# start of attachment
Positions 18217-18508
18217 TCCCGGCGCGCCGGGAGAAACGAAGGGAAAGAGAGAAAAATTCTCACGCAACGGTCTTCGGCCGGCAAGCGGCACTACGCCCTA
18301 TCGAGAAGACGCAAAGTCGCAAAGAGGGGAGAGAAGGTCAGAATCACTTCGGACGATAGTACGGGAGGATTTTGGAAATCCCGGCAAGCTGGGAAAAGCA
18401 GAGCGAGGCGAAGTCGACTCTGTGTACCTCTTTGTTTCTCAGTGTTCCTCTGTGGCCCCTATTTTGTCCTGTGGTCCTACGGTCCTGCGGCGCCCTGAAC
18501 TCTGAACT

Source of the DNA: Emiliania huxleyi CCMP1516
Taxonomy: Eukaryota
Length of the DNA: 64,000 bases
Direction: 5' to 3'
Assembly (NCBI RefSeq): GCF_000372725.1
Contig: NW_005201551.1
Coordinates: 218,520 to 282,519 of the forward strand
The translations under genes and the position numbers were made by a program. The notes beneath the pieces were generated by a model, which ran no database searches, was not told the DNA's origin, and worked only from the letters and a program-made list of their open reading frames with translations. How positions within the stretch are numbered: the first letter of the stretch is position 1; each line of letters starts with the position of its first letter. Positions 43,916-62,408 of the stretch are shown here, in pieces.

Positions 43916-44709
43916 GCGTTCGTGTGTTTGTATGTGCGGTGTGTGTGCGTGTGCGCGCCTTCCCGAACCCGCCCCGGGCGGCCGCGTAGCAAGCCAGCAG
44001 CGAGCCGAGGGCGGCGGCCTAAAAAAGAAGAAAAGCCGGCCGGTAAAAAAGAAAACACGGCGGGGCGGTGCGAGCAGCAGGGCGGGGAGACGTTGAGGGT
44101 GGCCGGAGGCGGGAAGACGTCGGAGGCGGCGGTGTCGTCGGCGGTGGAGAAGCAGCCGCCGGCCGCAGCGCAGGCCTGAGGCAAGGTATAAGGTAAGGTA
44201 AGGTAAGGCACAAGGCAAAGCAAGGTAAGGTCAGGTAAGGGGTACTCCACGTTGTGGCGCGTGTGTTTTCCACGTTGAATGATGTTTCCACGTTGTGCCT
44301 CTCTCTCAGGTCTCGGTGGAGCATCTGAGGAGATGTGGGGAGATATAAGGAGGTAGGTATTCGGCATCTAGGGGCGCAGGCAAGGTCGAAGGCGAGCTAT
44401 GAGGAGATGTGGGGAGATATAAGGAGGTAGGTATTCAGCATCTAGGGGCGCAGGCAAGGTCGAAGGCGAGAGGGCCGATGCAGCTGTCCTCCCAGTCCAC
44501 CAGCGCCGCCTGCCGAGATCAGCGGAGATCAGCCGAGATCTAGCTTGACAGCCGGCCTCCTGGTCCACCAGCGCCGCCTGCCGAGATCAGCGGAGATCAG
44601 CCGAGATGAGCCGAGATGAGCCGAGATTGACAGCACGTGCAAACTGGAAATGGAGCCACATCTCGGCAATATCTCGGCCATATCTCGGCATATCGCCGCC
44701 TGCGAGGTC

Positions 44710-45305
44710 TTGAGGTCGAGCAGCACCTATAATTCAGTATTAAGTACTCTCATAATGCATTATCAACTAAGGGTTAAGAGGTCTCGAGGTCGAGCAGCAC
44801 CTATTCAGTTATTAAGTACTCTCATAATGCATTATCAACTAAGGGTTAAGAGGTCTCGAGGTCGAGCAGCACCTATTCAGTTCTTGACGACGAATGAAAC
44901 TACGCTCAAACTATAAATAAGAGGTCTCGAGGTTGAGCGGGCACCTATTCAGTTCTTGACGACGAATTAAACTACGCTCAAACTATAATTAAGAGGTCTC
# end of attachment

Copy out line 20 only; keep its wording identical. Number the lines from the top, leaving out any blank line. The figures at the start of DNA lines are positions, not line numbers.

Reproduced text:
44401 GAGGAGATGTGGGGAGATATAAGGAGGTAGGTATTCAGCATCTAGGGGCGCAGGCAAGGTCGAAGGCGAGAGGGCCGATGCAGCTGTCCTCCCAGTCCAC